The German players now felt it was time to make their best push. Realising that taking up a defensive stand against so much artillery had probably cost them Jeff’s panthers for no gain had most of the Germans moving up to more advantageous shooting positions and positions where they could challenge for objectives.
Joe didn’t disappoint by revealing a sniper in the woods opposite the 1st Infantry Division pushing up the center. Pierre moved up the Panthers Jerry had been attempting to shoot at so the Germans could take better shots. Pierre then made the move of the game by moving up his Panzer IVs to contest the objective on the US center right and take some shots at Chris’ Shermans lined up on the wall. Mike pressed his armoured Panzergrenadiers to fields on their right to try and gain or contest the objective there.

The Germans shooting phase showed promise as Pierre managed to bag two of Chris’ 76mm armed Shermans. Joe’s sniper pinned Scott’s Rifle platoon in the centre. Mike’s SS-Cannon platoon inflicted a couple of casualties on Scott’s Rifle platoon on the US left. Scott’s riflemen began to look around to see if they actually had some armour support.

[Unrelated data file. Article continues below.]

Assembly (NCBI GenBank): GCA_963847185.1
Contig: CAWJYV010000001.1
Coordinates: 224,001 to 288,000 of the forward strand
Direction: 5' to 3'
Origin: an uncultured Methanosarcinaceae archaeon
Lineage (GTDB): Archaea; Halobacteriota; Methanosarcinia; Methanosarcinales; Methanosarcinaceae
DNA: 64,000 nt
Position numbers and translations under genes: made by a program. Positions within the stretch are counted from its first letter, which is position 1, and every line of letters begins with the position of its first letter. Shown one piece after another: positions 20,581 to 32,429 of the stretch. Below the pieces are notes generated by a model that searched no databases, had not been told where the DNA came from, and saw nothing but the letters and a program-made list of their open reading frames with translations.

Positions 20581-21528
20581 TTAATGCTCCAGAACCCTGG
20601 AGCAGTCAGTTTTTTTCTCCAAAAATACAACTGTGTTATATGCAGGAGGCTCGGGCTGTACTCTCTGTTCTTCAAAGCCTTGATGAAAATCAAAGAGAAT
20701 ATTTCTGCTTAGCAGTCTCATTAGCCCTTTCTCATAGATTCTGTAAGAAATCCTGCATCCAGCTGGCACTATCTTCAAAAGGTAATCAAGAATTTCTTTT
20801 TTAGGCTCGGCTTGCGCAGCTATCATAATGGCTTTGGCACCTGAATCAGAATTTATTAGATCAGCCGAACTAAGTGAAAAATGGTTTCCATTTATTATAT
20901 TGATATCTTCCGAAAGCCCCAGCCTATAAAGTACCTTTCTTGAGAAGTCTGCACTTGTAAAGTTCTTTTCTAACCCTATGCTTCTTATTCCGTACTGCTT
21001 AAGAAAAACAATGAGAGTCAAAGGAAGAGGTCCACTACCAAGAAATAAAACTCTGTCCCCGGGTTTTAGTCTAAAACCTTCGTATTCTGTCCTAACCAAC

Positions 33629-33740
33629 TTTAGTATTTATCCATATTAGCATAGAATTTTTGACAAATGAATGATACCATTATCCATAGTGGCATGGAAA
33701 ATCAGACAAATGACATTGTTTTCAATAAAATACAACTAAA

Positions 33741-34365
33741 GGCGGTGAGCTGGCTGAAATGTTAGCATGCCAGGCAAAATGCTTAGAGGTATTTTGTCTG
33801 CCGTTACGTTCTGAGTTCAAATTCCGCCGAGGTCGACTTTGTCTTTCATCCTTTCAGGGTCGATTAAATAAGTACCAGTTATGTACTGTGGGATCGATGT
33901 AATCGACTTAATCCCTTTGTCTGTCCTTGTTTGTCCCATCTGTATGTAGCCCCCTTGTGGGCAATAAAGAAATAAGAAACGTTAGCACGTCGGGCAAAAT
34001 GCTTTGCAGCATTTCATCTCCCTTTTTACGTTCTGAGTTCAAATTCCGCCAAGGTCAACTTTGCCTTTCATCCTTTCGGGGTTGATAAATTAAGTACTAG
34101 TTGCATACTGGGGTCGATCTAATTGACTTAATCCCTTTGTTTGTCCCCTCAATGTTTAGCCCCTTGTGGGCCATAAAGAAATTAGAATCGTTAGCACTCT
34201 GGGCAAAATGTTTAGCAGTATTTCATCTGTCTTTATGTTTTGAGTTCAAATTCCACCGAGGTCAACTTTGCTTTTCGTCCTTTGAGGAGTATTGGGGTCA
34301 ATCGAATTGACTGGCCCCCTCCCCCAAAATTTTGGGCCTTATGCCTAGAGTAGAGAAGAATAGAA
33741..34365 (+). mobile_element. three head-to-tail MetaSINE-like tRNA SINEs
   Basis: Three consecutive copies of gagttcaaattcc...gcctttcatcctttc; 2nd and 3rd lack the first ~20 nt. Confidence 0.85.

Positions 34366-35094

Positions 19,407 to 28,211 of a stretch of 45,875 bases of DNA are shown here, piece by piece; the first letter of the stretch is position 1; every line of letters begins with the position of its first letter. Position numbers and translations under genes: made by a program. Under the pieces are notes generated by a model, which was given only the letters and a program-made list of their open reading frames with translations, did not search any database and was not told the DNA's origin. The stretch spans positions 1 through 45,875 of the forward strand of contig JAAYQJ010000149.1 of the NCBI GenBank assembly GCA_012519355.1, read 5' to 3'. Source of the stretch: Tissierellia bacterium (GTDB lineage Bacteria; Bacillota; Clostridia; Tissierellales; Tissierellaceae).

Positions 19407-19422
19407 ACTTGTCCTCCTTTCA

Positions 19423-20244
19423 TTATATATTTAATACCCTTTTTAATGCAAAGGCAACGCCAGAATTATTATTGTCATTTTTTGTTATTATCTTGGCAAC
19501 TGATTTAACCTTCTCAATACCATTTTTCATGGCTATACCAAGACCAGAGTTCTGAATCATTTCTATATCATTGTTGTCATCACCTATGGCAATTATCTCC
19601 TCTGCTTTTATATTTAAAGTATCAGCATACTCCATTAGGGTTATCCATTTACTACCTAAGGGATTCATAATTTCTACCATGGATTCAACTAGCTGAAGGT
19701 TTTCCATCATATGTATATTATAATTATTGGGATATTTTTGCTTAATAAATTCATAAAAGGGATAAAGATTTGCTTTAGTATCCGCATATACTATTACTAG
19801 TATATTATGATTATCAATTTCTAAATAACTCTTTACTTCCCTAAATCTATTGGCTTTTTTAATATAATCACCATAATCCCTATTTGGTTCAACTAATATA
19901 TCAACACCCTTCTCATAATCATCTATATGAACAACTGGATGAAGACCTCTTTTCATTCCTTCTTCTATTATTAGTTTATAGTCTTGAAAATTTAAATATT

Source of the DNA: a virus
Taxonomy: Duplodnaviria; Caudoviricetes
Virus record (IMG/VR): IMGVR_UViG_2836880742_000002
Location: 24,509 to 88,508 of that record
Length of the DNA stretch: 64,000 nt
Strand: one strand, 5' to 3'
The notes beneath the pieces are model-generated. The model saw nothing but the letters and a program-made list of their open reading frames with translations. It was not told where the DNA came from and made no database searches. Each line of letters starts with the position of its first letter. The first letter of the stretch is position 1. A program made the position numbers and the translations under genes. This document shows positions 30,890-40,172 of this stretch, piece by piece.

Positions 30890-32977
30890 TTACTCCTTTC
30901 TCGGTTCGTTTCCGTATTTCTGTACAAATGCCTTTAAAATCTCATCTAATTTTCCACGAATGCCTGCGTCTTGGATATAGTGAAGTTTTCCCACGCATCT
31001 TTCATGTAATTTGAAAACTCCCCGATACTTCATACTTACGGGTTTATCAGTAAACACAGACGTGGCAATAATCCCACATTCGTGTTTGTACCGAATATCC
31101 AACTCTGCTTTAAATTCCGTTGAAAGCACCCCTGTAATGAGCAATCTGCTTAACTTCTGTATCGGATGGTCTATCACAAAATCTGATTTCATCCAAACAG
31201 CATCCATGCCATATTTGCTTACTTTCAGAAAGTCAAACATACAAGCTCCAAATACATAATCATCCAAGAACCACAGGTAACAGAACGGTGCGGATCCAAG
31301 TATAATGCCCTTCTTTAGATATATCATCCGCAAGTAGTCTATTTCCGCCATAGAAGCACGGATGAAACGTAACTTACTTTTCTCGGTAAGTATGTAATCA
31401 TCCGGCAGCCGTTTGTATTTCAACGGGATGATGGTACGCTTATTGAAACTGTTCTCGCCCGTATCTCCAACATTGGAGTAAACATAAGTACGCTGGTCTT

The German players used their Stormtrooper moves to consolidate some positions and ready for the coming assaults.
At this stage, the victory points were beginning to even out. The Germans had gained one more while the Americans were about to lose one. At the end of turn three it was 3 – 3 in points earned. Making turns four and five pivotal.
Panzer IV deal out some punishment Turn Four

The Americans

Scott and the rest of the American players were at a bit of a loss. While they had been able to inflict enough damage to remove one company, the rest just wouldn’t go away. The artillery had done its job at softening up the SS, but, as Scott felt, the armour commanders were moving too slowly. Rich’s Armored Rifles were pressing as they should, but were getting tied up behind lines of tanks not moving and punching holes in the German lines for them to exploit.